China’s eight-tonne spacecraft Tiangong-1 likely to crash on Earth this week


China’s prototype eight-tonne spacecraft Tiangong-1 is likely to crash on Earth this week or by the first week of April. The spacecraft has reportedly stopped sending any data signals and had entered its final stage on March 16, according to reports.

While most of the spacecraft is likely to burn up before hitting the Earth, some parts of the Tiangong-1 are still said to hit the ground, which has raised the concern among the scientists.

Experts, however, say that it is very rare that people get hit by a debris from the space. In 1997, a woman named Lottie Williams was hit on her shoulder by parts of what was believed to be the Delta II rocket, but she was uninjured.

Another spacecraft, Skylab, also did not injure anyone at the time when it crashed, and its parts were later gathered. Tiangong-1 is the 50th largest spacecraft.

The experts are yet unaware of the exact location where the Tiangong-1 might crash since the spacecraft is moving at a speed of 27,000 kilometers per hour. Meanwhile, the scientist predict that it might hit any vast part of Americas, Africa, Australia, and some regions of Asia and Europe.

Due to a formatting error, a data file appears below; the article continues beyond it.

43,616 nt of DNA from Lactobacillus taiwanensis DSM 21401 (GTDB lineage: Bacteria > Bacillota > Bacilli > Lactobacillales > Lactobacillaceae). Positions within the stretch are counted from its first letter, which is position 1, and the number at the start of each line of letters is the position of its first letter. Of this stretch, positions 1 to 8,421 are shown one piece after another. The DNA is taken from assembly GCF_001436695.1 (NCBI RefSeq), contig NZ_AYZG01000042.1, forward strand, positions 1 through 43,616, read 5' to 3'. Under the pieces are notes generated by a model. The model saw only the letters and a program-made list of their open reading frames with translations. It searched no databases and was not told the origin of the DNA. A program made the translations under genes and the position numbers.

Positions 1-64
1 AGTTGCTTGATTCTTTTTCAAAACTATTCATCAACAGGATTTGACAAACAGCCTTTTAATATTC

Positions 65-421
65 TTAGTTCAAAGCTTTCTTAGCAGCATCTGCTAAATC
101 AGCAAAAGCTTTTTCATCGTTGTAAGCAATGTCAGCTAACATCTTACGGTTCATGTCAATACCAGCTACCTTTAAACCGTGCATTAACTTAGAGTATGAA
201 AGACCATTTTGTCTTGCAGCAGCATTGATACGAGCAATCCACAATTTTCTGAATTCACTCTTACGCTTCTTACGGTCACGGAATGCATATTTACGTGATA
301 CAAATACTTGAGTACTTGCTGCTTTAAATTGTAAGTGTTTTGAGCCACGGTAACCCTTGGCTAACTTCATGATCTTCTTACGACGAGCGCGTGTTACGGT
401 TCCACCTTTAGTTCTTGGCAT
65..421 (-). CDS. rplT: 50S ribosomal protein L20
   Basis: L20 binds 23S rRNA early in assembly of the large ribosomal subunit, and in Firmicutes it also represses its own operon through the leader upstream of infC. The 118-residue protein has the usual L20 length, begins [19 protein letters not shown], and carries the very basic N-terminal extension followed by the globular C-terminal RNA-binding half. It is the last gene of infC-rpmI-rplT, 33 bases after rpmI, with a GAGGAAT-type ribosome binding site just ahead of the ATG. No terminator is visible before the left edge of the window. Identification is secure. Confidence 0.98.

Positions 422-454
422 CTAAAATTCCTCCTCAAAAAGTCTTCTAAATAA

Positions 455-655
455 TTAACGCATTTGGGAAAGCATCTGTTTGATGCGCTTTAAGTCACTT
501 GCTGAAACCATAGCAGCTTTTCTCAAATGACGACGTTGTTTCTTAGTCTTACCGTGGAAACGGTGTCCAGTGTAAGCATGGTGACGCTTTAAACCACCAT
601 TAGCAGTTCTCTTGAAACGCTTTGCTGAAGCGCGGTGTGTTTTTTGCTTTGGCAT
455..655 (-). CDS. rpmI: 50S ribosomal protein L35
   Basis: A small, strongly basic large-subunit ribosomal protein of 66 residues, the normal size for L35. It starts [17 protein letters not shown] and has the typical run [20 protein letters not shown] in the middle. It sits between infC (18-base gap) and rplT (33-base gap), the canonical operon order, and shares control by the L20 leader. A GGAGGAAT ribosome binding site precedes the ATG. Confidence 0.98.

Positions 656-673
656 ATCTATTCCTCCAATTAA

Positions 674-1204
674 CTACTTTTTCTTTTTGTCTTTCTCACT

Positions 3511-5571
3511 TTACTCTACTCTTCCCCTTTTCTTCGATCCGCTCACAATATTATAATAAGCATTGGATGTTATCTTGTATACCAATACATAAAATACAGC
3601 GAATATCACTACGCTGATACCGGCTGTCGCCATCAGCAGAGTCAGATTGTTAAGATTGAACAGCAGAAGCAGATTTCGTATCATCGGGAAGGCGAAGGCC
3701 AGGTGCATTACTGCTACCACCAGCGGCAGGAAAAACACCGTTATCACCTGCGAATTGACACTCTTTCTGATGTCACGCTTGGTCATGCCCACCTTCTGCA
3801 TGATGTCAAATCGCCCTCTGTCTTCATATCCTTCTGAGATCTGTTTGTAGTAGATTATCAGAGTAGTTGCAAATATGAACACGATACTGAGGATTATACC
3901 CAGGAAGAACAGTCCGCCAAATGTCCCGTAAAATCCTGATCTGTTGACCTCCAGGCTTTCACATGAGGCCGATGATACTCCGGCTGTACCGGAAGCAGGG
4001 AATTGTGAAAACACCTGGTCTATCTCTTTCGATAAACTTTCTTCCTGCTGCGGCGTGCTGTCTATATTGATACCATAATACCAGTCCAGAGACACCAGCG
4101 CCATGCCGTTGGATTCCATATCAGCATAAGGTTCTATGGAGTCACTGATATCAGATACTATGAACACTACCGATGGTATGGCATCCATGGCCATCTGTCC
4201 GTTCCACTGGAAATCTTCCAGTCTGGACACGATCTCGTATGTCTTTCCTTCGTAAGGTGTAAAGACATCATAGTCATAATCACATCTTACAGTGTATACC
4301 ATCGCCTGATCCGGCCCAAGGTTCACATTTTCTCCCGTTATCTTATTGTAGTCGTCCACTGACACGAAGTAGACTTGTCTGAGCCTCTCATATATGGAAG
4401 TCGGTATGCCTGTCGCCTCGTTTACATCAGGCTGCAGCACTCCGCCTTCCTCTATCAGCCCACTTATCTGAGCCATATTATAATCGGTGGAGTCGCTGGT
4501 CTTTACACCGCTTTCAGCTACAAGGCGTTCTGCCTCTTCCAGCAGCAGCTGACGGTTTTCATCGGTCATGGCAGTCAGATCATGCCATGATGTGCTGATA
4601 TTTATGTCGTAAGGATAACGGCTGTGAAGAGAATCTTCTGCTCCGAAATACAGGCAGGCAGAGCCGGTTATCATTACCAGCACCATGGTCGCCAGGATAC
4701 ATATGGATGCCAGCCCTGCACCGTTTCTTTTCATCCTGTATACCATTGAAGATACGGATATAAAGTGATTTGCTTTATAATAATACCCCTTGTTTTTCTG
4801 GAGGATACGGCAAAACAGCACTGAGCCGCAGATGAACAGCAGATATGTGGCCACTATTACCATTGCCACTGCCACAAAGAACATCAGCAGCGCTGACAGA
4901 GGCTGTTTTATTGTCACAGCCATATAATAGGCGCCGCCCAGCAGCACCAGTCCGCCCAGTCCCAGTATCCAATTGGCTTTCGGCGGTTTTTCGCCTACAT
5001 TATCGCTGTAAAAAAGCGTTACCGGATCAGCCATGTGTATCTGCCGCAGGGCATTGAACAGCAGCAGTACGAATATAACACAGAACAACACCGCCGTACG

Even the exact date of when the Tiangong-1 will hit the Earth is unknown. In case, the experts say, if the Tiangong-1 causes any damage to people, then China, which had launched the spacecraft, will be responsible for the compensation of the damage.

This specific rule was laid down in the 1972 Convention on International Liability for Damage caused by Space Objects or Space Liability Convention, and till date, only former Soviet Union was made to pay the liability in this kind of mutilation. Soviet Union’s nuclear-powered satellite Cosmos 954 had poured nuclear waste over Canada in 1978, and Canada had sought a compensation of six million Canadian dollars.

The Tiangong-1 is China’s first space station and was launched seven years ago with an ambition to become a space superpower to overthrow the West and Russia.

It was launched as unmanned, and in 2012 and 2013, two Chinese woman astronauts paid visit to the space station.

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